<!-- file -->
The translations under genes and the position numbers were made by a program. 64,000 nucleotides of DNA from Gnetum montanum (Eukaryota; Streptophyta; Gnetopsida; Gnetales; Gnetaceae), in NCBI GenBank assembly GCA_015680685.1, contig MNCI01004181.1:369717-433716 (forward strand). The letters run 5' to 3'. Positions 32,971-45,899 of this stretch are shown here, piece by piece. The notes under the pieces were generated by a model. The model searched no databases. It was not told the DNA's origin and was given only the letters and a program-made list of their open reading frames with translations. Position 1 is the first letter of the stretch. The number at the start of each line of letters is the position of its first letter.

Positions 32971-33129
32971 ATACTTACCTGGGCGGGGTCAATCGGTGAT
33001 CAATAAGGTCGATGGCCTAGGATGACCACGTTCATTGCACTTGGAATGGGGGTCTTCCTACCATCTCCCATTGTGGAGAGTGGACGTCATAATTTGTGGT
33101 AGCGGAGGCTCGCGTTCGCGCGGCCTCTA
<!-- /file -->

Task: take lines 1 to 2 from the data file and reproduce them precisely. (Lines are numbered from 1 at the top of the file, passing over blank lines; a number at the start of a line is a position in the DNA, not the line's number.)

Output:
The translations under genes and the position numbers were made by a program. 64,000 nucleotides of DNA from Gnetum montanum (Eukaryota; Streptophyta; Gnetopsida; Gnetales; Gnetaceae), in NCBI GenBank assembly GCA_015680685.1, contig MNCI01004181.1:369717-433716 (forward strand). The letters run 5' to 3'. Positions 32,971-45,899 of this stretch are shown here, piece by piece. The notes under the pieces were generated by a model. The model searched no databases. It was not told the DNA's origin and was given only the letters and a program-made list of their open reading frames with translations. Position 1 is the first letter of the stretch. The number at the start of each line of letters is the position of its first letter.

Positions 32971-33129